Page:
The certainty equivalent is the constant annual donation amount we would be indifferent to making in comparison to the unknown sequence of donations we expect to make as by adopting some strategy in the presence of the stochastic market returns. I won't go in to the details, but suffice to say for a given utility function it is possible to compute certainty equivalent values for different asset allocation and donation strategies.
Table 2 shows the certainty equivalent donation amount for various asset allocation strategies. This table shouldn't be taken as gospel, but should be seen as indicative of the sorts of gains that might be possible through the use of leveraged positions. Adopting a leveraged position can boost the effective donation amount by more than a factor of 3. This is huge. Also note a 300% stocks asset allocation does almost as well as the optimal variable strategy.
|asset allocation||annual certainty equivalent donation amount|
|100% small cap value||$19,929|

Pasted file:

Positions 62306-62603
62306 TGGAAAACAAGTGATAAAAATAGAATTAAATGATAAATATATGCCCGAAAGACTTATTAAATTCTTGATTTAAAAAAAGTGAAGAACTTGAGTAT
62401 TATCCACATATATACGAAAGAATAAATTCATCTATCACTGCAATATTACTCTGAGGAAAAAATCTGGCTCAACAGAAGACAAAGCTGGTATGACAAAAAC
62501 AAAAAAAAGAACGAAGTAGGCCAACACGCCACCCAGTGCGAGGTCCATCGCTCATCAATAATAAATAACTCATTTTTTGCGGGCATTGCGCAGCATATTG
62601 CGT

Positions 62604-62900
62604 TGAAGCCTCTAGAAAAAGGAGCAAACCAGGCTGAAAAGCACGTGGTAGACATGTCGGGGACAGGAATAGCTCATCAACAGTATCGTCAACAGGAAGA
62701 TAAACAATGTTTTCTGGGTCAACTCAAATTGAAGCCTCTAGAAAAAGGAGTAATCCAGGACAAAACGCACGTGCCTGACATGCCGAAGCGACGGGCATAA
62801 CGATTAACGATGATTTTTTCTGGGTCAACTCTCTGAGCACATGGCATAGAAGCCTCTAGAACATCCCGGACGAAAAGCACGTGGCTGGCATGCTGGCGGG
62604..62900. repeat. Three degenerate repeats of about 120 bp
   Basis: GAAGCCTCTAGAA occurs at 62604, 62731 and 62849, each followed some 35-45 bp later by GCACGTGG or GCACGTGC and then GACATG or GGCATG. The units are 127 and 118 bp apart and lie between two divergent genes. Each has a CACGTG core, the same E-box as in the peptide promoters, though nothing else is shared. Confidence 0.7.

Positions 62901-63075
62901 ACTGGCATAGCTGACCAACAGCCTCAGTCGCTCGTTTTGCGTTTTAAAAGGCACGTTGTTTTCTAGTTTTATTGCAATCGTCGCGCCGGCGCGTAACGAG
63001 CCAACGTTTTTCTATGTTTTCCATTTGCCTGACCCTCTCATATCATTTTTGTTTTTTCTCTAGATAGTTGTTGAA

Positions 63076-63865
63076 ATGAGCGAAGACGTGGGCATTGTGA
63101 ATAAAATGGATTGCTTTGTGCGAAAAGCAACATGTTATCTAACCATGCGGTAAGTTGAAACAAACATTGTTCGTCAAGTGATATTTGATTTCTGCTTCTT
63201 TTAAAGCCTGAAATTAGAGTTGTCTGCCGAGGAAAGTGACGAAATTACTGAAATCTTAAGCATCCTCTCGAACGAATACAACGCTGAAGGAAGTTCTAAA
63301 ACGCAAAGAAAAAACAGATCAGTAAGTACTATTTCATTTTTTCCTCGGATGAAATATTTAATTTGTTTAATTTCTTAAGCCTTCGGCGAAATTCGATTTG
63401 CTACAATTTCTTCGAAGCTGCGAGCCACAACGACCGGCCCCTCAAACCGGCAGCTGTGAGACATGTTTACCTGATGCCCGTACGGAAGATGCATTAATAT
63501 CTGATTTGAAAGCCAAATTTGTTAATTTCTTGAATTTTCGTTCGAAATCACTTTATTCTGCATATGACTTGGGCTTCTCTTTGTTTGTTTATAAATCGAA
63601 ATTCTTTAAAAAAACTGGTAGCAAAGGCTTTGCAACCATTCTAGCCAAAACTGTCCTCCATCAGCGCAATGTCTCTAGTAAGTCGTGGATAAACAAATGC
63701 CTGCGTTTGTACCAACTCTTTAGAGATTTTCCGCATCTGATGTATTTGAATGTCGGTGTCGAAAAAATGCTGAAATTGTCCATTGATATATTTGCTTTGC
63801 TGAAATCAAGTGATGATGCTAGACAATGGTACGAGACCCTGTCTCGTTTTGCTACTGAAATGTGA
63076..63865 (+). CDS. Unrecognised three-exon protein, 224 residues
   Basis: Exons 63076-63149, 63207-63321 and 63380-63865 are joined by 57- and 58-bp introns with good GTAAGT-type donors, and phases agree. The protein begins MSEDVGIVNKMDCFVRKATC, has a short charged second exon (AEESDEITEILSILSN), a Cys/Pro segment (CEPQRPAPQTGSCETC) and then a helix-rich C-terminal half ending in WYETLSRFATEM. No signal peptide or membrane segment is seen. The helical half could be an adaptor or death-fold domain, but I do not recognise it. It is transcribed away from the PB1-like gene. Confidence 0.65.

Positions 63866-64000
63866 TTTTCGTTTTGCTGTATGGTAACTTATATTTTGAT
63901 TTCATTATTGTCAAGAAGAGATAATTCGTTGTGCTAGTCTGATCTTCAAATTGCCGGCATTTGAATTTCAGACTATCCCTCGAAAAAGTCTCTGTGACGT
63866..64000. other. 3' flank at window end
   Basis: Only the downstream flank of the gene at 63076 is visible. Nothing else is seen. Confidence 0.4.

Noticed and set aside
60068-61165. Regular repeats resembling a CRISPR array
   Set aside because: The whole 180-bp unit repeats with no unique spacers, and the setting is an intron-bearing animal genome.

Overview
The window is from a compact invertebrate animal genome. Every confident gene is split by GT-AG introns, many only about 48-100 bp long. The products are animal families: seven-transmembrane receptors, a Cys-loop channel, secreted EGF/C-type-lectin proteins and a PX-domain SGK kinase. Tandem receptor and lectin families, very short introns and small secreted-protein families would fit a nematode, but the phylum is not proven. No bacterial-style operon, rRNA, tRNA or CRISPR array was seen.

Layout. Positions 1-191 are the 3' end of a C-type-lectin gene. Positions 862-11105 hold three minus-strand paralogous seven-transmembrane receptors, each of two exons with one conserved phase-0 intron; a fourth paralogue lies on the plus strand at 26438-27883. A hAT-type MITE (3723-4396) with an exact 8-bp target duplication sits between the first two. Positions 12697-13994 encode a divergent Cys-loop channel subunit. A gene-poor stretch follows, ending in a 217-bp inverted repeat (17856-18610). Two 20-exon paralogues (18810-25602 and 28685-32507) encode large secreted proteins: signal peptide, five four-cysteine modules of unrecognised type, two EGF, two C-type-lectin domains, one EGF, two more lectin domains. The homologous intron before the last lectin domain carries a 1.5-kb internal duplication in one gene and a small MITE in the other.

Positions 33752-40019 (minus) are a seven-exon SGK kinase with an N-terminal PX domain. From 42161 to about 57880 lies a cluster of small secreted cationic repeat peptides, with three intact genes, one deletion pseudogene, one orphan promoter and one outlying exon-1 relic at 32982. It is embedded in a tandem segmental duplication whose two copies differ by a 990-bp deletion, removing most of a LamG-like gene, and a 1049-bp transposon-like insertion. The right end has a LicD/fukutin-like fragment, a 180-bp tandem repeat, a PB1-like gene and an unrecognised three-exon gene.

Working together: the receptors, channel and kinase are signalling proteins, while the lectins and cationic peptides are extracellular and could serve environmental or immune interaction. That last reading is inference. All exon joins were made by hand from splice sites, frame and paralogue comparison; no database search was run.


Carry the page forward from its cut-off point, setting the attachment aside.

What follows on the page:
|optimal dynamic stocks||$41,861|
Important reasons Table 2 might not be applicable include:
These computations were performed on a monthly, not an annual basis. If rebalancing was only performed once per year, there is greater risk for a leveraged portfolio to becoming negative, limiting the maximum amount of leverage that would be recommended, and the resulting upside.
A legitimate criticism of these results is they were performed with a fixed uncorrelated consumption amount, rather than a stochastically variable but uncorrelated consumption amount. The stochastic dynamic programming approach lends itself to determining the optimal strategy in the presence of a stochastically variable uncorrelated consumption amount, albeit at the expense of an additional month or so of programming effort, and considerable additional compute time. This appears a fruitful area for additional research.
To avoid problems calculating with infinities the numerical no correlated assets case was actually computed with $1 per year of uncorrelated consumption.
Life expectancy was modeled stochastically using a Gompertz distribution with a total life expectancy at age 25 of 83 years.
© 2016-2017 Gordon Irlam. Some rights reserved. This work is licensed under a Creative Commons Attribution-ShareAlike 4.0 International License.